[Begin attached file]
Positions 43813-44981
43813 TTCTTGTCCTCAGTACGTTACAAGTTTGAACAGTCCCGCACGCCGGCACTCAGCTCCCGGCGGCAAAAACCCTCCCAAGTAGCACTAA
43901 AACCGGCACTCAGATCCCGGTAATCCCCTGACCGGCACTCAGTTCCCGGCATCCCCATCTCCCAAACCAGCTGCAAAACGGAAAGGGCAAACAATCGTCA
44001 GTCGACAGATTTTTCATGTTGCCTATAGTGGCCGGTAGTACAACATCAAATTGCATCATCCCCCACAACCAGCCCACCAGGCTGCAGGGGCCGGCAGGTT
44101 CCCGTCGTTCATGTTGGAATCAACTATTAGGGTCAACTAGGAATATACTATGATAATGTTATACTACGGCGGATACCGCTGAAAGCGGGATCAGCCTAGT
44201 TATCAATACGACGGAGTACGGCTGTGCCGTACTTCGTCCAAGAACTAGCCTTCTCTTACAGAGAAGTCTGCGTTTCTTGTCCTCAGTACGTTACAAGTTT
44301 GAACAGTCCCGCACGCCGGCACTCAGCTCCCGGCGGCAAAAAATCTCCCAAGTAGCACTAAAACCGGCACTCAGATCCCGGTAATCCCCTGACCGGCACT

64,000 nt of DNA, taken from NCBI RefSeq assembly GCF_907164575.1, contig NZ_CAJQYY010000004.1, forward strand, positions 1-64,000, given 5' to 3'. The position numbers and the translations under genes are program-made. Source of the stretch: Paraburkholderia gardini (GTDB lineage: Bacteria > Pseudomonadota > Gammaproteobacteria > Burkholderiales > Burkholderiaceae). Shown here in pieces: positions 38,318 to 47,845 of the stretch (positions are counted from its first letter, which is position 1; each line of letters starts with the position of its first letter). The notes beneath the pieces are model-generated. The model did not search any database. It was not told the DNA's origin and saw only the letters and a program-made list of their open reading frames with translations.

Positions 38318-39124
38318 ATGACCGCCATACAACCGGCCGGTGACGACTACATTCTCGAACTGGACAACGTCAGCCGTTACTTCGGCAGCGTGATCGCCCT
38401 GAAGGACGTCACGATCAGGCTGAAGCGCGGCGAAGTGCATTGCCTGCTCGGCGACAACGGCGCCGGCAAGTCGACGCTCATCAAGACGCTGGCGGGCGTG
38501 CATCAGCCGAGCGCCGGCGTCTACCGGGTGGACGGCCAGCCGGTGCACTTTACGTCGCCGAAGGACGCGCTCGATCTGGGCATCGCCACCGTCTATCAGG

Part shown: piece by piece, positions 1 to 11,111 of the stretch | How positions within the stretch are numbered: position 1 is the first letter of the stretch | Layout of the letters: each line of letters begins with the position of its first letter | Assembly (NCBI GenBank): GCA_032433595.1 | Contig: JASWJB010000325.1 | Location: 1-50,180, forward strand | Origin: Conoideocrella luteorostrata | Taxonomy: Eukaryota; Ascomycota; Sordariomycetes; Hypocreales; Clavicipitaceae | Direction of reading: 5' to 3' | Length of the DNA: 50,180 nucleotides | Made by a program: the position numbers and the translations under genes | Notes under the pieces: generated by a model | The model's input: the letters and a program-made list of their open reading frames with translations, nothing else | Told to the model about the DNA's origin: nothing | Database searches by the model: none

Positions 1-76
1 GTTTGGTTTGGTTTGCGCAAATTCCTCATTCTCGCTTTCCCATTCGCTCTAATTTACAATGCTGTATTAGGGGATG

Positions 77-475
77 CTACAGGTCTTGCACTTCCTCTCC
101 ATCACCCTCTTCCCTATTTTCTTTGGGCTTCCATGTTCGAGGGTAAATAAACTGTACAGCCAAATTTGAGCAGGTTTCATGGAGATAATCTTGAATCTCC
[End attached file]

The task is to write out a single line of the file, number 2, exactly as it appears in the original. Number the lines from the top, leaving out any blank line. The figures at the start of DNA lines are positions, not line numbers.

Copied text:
43813 TTCTTGTCCTCAGTACGTTACAAGTTTGAACAGTCCCGCACGCCGGCACTCAGCTCCCGGCGGCAAAAACCCTCCCAAGTAGCACTAA